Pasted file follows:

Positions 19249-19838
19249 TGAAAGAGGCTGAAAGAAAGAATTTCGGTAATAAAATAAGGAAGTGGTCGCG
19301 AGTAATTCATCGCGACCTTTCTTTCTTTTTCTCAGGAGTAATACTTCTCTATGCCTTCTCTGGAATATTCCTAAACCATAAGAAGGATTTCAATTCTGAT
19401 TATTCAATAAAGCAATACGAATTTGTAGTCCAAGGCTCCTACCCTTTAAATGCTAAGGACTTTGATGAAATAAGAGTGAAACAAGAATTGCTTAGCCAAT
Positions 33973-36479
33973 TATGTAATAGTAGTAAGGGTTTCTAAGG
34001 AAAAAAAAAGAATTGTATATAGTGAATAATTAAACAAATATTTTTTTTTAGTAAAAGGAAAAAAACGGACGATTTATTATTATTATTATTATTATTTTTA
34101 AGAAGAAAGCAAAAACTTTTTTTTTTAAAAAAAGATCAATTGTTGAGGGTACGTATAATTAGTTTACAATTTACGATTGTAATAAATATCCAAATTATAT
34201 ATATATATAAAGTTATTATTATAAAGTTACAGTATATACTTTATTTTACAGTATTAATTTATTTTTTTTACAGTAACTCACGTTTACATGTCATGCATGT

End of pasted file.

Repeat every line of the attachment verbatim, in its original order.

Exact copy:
Positions 19249-19838
19249 TGAAAGAGGCTGAAAGAAAGAATTTCGGTAATAAAATAAGGAAGTGGTCGCG
19301 AGTAATTCATCGCGACCTTTCTTTCTTTTTCTCAGGAGTAATACTTCTCTATGCCTTCTCTGGAATATTCCTAAACCATAAGAAGGATTTCAATTCTGAT
19401 TATTCAATAAAGCAATACGAATTTGTAGTCCAAGGCTCCTACCCTTTAAATGCTAAGGACTTTGATGAAATAAGAGTGAAACAAGAATTGCTTAGCCAAT
Positions 33973-36479
33973 TATGTAATAGTAGTAAGGGTTTCTAAGG
34001 AAAAAAAAAGAATTGTATATAGTGAATAATTAAACAAATATTTTTTTTTAGTAAAAGGAAAAAAACGGACGATTTATTATTATTATTATTATTATTTTTA
34101 AGAAGAAAGCAAAAACTTTTTTTTTTAAAAAAAGATCAATTGTTGAGGGTACGTATAATTAGTTTACAATTTACGATTGTAATAAATATCCAAATTATAT
34201 ATATATATAAAGTTATTATTATAAAGTTACAGTATATACTTTATTTTACAGTATTAATTTATTTTTTTTACAGTAACTCACGTTTACATGTCATGCATGT